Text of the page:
A Living Document

I am a firm believer in the theory that the Constitution is a living document. What does this mean? This means I subscribe to the theory that allows the document and, therefore, the laws of the land, to mold to present day society.

“This idea for a very long time was just laughed at,” said Nelson Lund, the Patrick Henry professor of constitutional law and the Second Amendment at George Mason University, a chair endowed by the National Rifle Association. “A lot of people thought it was preposterous and just propaganda from gun nuts.”
More than 35 years later, no one is laughing. In 2008, the Supreme Court endorsed for the first time an individual’s right to own a gun in the case of District of Columbia v. Heller. The 5 to 4 decision rendered ineffective some of the District’s strict gun-control laws. And Justice Antonin Scalia’s majority opinion echoed the work of Kates and his ideological comrades, who had pressed the argument that the Second Amendment articulates an individual right to keep and bear arms.
The above quote is from an extremely well formulated article in the Washington Post. The article makes the point that until fairly recently, the Second Amendment was never thought to be a personal guarantee, rather, it was guaranteeing the individual states the ability to form their own militia’s.I chastise Justice Scalia for arguing the Constitution is “dead, dead, dead.” He describes himself as a textualist, someone who believes the Constitution is to be interpreted as it was understood when drafted. I still vehemently disagree with Justice Scalia on this point.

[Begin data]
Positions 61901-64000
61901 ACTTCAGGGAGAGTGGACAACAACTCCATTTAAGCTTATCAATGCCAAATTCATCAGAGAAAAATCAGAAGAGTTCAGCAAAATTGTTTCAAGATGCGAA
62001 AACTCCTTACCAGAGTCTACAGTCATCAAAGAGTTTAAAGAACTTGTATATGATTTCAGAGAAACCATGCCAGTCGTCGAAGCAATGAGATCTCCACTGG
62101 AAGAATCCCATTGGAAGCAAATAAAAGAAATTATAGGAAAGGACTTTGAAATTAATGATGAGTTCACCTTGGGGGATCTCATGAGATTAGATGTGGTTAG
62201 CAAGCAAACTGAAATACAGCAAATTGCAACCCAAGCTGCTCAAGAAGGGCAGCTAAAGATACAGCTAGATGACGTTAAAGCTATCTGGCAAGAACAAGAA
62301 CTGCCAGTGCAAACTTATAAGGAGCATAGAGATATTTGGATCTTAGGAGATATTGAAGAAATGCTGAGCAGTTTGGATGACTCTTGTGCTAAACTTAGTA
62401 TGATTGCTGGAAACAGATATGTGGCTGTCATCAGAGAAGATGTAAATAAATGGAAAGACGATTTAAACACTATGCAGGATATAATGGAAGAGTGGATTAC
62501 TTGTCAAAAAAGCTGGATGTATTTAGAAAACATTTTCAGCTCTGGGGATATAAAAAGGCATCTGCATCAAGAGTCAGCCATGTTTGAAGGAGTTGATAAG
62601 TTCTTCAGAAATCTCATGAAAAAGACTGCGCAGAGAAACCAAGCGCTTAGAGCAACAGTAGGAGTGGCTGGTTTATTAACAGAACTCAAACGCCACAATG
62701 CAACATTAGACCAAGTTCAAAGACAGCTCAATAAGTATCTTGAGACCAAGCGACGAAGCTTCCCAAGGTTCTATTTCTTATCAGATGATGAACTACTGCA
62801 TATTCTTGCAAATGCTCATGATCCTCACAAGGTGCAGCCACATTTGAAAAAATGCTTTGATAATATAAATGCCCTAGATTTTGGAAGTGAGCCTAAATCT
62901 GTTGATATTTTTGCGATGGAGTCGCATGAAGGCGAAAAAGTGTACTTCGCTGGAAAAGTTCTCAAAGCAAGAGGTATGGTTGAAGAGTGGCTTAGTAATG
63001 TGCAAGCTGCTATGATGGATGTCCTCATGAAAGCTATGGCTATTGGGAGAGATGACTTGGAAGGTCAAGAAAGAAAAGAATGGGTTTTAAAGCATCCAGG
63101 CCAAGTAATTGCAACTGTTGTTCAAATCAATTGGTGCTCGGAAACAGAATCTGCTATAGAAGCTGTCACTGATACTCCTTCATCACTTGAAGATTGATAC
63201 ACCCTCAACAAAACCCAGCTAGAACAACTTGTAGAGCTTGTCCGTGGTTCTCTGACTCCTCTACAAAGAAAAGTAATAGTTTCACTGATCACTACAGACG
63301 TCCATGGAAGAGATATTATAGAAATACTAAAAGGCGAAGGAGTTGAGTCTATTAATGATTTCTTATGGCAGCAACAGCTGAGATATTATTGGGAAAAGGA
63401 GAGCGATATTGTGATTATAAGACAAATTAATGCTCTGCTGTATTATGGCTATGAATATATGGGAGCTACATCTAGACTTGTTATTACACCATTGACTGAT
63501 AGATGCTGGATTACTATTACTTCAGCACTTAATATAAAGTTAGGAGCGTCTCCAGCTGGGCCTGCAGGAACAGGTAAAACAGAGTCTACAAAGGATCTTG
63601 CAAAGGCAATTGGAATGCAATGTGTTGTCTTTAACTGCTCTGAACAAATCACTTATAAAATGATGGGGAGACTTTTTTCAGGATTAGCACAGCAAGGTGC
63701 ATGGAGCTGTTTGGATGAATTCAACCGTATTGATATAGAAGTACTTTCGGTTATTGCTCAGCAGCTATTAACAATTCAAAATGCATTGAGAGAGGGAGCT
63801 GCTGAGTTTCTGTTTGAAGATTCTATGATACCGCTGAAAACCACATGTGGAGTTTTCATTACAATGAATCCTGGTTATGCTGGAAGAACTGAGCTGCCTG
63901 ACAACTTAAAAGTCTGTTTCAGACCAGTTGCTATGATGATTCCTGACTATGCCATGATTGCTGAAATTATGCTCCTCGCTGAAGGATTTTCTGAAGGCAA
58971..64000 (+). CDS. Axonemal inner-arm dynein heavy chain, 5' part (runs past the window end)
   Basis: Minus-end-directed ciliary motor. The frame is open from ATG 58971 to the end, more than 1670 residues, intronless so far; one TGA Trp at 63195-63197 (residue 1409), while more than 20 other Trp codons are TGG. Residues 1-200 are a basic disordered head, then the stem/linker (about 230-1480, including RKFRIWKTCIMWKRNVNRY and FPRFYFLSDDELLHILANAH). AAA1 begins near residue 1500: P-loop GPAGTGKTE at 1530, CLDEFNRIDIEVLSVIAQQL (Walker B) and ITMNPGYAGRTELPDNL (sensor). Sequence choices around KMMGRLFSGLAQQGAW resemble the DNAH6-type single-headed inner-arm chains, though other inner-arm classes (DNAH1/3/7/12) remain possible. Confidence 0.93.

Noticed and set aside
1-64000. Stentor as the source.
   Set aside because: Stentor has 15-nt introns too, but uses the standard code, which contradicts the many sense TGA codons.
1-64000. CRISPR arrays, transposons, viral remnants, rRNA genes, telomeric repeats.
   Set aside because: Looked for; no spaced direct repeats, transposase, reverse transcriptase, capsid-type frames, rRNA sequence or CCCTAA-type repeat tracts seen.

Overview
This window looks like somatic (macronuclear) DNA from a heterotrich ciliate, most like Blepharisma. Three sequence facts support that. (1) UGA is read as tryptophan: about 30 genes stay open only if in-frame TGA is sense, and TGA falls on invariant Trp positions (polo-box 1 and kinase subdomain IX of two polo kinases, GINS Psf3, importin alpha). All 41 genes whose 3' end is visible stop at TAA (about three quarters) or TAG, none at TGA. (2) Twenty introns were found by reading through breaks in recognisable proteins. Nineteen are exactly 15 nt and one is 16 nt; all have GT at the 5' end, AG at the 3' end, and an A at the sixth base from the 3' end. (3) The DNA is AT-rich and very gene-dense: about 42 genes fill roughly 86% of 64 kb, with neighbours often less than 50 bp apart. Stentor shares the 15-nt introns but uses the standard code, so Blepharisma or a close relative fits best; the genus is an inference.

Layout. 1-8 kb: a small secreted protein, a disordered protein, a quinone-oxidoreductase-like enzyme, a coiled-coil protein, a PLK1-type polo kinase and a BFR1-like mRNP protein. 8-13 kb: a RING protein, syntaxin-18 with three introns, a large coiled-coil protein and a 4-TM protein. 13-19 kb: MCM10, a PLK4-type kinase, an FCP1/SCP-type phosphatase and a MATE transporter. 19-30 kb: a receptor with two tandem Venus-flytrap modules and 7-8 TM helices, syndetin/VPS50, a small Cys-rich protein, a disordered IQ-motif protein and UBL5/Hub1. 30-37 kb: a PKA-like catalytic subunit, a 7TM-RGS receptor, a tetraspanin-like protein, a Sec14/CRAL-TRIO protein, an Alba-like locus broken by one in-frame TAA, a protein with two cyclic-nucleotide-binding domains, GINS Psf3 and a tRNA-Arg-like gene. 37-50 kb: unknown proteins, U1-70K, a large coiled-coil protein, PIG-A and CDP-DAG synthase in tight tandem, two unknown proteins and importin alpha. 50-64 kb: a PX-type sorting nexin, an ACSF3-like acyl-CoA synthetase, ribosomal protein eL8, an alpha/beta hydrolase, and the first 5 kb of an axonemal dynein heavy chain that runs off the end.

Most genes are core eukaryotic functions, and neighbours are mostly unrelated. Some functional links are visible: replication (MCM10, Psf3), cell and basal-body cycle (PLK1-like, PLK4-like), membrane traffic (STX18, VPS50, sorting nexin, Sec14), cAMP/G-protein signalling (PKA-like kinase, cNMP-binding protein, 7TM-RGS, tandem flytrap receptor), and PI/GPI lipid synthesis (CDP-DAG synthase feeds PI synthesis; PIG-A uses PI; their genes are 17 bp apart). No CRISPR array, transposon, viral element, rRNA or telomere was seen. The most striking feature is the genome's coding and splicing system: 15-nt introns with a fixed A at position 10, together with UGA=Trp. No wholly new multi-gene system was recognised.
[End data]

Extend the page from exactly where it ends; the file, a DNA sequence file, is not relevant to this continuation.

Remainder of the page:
However, as someone who believes the Constitution is a living document, I must take the good with the bad. It was great when women’s suffrage was granted Constitutional protection, the same for equal rights among all races. Though I disagree with the present day interpretation of the Second Amendment and will continue to argue for its more historical interpretation, I must submit to the fact that the Constitution is a living document and, as a result, certain protections may be granted with which I do not agree. I accept that the interpretation of the Second Amendment can mold to societal norms as the Constitution is, in fact, Justice Scalia, a living, breathing document.

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Bryan is the founder of 2 Rights Make a Left. While obtaining his J.D., Bryan researched and wrote extensively on Capital Punishment, an issue that remains close to his heart to this day. He has spent the majority of his adult life involved in politics in some form or another. Bryan spends most of his time reading, writing and discussing all things politics. Bryan loves to travel and, if he had his way, would constantly be jetting off to another destination. The rest of his time is spent following his beloved Bears, Bulls and Cubbies.

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